Ma W, Quirion R. 2014.  Targeting cell surface trafficking of pain-facilitating receptors to treat chronic pain conditions. Expert Opin Ther Targets. [Feb 10 Epub ahead of print.] “Pain mediators stimulate forward surface trafficking of their own and/or other pain-facilitating receptors to amplify pain intensity and duration. Enhancing surface abundance of pain-facilitating receptors in nociceptors and dorsal horn neurons is an important mechanism underpinning chronic pain states. Targeting specific trafficking events of pain-facilitating receptors may open a novel therapeutic avenue to more efficiently treat chronic pain conditions.”

McBeth J, Lacey RJ, Wilkie R. 2014. Predictors of new-onset widespread pain in older adults: Results from a population-based prospective cohort study in the UK. Arthritis Rheumatol. 66(3):757-767. “This study sought to identify factors associated with an increased risk of developing WP in adults age ≥50 years….A population-based prospective study was conducted. A baseline questionnaire was administered to subjects to collect data on pain, psychological status, lifestyle and health behaviors, and sociodemographic and clinical factors. Participants free of WP (as defined by the American College of Rheumatology 1990 criteria for fibromyalgia) were followed up for 3 years, and those with new-onset WP at follow-up were identified. …Of the factors measured in this study, nonrestorative sleep was the strongest independent predictor of new-onset WP.”

Mejuto-Vazquez MJ, Salom-Moreno J, Ortega-Santiago R et al. 2014. Short-term changes in neck pain, widespread pressure pain sensitivity, and cervical range of motion after the application of trigger point dry needling in patients with acute mechanical neck pain: A randomized clinical trial. J Orthop Sports Phys Ther. [Feb 25 Epub ahead of print.] “The results of the current randomized clinical trial suggest that a single session of TrP-DN decreases neck pain intensity and widespread pressure sensitivity, and also increases active cervical range of motion in patients with acute mechanical neck pain. Changes in pain, PPT, and cervical range of motion surpassed their respective minimal detectable change values supporting clinically relevant treatment effects.”   

Myers T. 2014. Spatial medicine – A call to ‘arms’. J Bodyw Mov Ther. 18:94-98. “A comprehensive and coherent approach to spatial patterning in human posture and movement is visible on the horizon. Advances in the study of fascia, neural plasticity, and epigenetics allow an overarching theory to unite all who work in human movement from osteopaths to personal trainers. Trainers, rehab specialists, manual therapists and physical educators are joining to embrace and develop this unifying construct to help our growing children meet the demands of the 21st century electronic environment.”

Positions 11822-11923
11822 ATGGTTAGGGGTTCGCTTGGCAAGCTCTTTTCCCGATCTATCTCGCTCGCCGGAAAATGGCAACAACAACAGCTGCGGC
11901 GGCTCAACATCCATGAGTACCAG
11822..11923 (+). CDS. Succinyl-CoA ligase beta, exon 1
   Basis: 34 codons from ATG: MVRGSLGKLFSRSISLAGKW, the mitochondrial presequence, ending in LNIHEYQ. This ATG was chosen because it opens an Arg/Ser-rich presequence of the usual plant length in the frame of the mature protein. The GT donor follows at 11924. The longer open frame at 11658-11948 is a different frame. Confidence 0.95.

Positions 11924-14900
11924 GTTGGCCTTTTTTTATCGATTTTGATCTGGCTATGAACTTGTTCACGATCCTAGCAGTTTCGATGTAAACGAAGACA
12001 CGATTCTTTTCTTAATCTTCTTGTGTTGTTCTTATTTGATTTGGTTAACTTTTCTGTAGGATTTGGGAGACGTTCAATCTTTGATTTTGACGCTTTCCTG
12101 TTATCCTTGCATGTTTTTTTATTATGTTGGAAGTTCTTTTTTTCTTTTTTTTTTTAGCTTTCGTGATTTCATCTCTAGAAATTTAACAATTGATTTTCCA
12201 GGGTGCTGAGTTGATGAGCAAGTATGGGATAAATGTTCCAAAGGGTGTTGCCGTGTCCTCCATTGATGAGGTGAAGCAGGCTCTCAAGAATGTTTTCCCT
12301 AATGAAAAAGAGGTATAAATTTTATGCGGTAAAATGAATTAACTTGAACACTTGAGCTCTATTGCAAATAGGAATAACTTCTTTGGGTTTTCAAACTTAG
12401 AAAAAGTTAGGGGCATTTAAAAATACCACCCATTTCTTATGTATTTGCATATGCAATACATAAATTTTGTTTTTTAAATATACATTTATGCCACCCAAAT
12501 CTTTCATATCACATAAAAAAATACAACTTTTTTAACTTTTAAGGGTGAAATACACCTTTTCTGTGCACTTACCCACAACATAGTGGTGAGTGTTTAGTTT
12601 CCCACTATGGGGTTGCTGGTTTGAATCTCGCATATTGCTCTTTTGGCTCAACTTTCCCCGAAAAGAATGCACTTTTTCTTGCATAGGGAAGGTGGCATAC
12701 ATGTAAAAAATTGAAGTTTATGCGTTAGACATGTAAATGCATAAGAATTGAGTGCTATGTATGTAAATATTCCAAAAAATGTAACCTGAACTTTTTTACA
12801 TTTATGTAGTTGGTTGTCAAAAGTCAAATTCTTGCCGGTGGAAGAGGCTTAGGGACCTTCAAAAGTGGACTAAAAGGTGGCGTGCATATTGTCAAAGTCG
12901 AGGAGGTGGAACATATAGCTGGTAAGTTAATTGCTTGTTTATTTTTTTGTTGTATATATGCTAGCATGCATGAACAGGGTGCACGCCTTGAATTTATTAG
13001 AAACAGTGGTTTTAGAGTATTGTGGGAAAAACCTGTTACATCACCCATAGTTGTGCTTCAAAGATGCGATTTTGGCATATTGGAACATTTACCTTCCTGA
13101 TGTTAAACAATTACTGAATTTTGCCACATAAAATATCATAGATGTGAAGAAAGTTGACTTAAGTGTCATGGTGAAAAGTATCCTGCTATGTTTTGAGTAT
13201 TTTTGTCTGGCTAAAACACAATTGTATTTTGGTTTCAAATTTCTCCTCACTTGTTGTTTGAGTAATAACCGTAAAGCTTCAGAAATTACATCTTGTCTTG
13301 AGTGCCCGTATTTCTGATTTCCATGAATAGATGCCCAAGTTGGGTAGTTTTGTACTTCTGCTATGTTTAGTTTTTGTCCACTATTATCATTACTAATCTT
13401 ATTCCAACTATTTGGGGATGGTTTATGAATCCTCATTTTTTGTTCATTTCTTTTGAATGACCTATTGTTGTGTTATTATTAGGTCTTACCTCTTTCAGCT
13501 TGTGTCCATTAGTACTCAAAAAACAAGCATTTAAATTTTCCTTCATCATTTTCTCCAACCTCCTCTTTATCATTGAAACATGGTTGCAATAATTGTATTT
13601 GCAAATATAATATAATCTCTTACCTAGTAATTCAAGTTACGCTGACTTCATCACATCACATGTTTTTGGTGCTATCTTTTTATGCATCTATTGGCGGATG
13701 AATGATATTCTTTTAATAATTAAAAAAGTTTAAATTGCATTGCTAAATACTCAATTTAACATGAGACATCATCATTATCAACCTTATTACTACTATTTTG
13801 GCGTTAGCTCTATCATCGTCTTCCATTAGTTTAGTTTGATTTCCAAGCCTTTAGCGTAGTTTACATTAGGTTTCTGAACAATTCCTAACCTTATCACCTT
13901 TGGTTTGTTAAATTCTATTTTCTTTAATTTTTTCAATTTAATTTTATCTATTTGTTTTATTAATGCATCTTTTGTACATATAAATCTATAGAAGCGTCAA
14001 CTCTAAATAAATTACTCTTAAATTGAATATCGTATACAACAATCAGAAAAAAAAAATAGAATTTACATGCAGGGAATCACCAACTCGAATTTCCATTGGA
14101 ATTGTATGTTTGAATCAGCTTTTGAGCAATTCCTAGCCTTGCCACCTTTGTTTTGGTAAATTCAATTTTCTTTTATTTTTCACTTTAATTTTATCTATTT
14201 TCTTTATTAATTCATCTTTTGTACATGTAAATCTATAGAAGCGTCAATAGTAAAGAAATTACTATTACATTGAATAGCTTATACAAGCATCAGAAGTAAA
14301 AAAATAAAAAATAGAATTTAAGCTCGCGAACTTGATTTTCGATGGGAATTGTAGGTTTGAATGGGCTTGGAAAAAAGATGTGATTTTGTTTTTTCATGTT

Pitcher GM, Ritchie J, Henry JL. 2013. Peripheral neuropathy induces cutaneous hypersensitivity in chronically spinalized rats. Pain Med. 14(7):1057-1071. “Our findings demonstrate an aberrant peripheral/spinal mechanism that induces and maintains thermal and to a greater degree tactile cutaneous hypersensitivity in the cuff model of neuropathic pain, and raise the prospect that altered peripheral/spinal nociceptive mechanisms in humans with peripheral neuropathy may have a pathologically relevant role in both inducing and sustaining neuropathic pain.”

Rossi DM, Morcelli MH, Marques NR et al. 2014. Antagonist coactivation of trunk stabilizer muscles during Pilates exercises. J Bodyw Mov Ther. 18:34-41.  Pilates practitioners must be aware that some of their strategies could make some patients worse.  One must be aware of compensatory muscle recruitment and other adjustments the body has made. [This is often due to trigger points.] “This suggests that the exercises of Skilled Modern Pilates only should be performed after appropriate learning and correct execution of all principles, mainly the Centering Principle.”

Salaffi F, De Angelis R, Carotti M et al. 2014. Fibromyalgia in patients with axial spondyloarthritis: epidemiological profile and effect on measures of disease activity. Rheumatol Int. [Feb 8 Epub ahead of print.]  “FM is common in axial-SpA and more prevalent in female patients. Our findings suggest that ASDAS (Ankylosing Spondylitis Disease Activity Score) is better than BASDAI (Bath Ankylosing Spondylitis Activity Disease Activity Index) in distinguishing patients with disease activity from those with functional impairment. The use of ASDAS may be very useful in clinical practice as it allows treating patients with the most appropriate therapy.”